How giving employees a ‘right to disconnect’ can tackle burnout

As hybrid and remote work become the standard for many American employees, the lines between home and work are increasingly blurred, with many employees feeling pressure to be “always on,” driving up stress and employee burnout. It’s a crisis that has fueled some lawmakers to push for employees to have a “right to disconnect.”

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Earlier this year, California legislators began considering a proposed Right-to-Disconnect bill. The bill would mandate that employers in the state clearly define non-working hours and grant employees the right to disconnect from work within that timeframe. It would also prohibit leaders from communicating with employees outside of defined working hours, except in emergencies or for scheduling changes.

However, the measure, which drew sharp criticism from employer groups, stalled this spring, and experts say it’s uncertain whether it will cross the finish line before the state’s legislative session ends later this year. While no states in the U.S. have adopted right-to-disconnect legislation yet, it is a movement that has gained traction in other countries, including Australia, Italy, Ireland, Argentina, Germany, France and Belgium.

Amy Mosher, chief people officer at HR management system provider isolved, says that, regardless of the outcome for the California bill, its proposal highlights the need for stronger employer action to prevent employee burnout. She points out, for example, that around 65% of employees said they suffered from burnout in 2023, according to an isolved report.

The same research found employee burnout has decreased somewhat compared to 2022, but it’s still heavily affecting productivity; in fact, 72% of employees said burnout directly impacted their performance.

“Employees experiencing poor mental health, whether due to workplace stressors or personal struggles, are more likely to be disengaged at work, making holistic wellness strategies key to reducing that burnout,” she says.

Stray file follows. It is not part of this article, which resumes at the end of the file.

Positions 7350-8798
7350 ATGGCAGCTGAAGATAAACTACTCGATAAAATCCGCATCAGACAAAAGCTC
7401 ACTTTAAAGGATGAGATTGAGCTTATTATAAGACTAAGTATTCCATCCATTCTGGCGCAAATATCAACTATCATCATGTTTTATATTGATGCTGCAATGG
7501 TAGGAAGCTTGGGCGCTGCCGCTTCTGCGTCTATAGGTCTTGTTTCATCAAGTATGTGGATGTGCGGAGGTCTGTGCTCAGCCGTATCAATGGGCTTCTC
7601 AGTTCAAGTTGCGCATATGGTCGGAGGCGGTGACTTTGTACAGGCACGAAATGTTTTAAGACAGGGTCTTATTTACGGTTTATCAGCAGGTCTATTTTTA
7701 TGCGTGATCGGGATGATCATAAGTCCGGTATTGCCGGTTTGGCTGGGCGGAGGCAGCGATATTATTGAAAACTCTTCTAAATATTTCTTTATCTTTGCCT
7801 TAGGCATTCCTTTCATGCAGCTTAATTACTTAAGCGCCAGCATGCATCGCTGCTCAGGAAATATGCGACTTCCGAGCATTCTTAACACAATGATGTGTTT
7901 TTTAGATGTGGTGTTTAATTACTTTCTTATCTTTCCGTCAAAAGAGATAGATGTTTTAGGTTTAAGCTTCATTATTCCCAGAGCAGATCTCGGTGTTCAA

Addressing employee burnout without a ‘right-to-disconnect’ law

Mosher says organizations have a responsibility to create and promote a positive work/life balance.

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Amy Mosher
Amy Mosher, isolved

“Just as employers provide physical health benefits, they should ensure their benefits packages address mental and emotional wellbeing, too,” Mosher says. For instance, she suggests the offering of mental health days—allowing employees paid time off when they feel too overwhelmed to work—or creating employee resource groups (ERGs).

She explains that ERGs can help create a safe, supportive culture to recognize mental health struggles and can be a place to share resources around mental health.

In lieu of mandated right-to-disconnect laws, Mosher says, HR and business leaders should work together to create a culture that enables employees to find balance, particularly through three overarching strategies:

  • Empowering employees through strong leadership: Leaders can play an instrumental role in building a culture of balance by encouraging employees to disconnect outside of work, leading by example. Mosher says it’s important to show employees that it’s acceptable to disconnect from work after hours and take necessary breaks.
  • Addressing burnout through holistic wellness strategies: When organizations cultivate and enforce wellness habits that address physical, mental and emotional health, employees are less likely to experience burnout and feel bombarded by work obligations. This is an especially important topic as employees report underutilizing PTO due to high workload pressures.
  • Creating and enforcing communication hierarchies: Leaders should create team hierarchies and designate an “on-point” person or people for urgent, outside-of-office-hours items, which removes ambiguity around role responsibility.

“Consistent, genuine action from leadership will reinforce the organization’s commitment to employee wellbeing, reducing burnout and fostering a healthier, more productive work environment,” she says. “It also can reduce turnover—always a key goal.”

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Tom Starner
Tom Starner is a freelance writer based in Philadelphia who has been covering the human resource space and all of its component processes for over two decades. He can be reached at [email protected].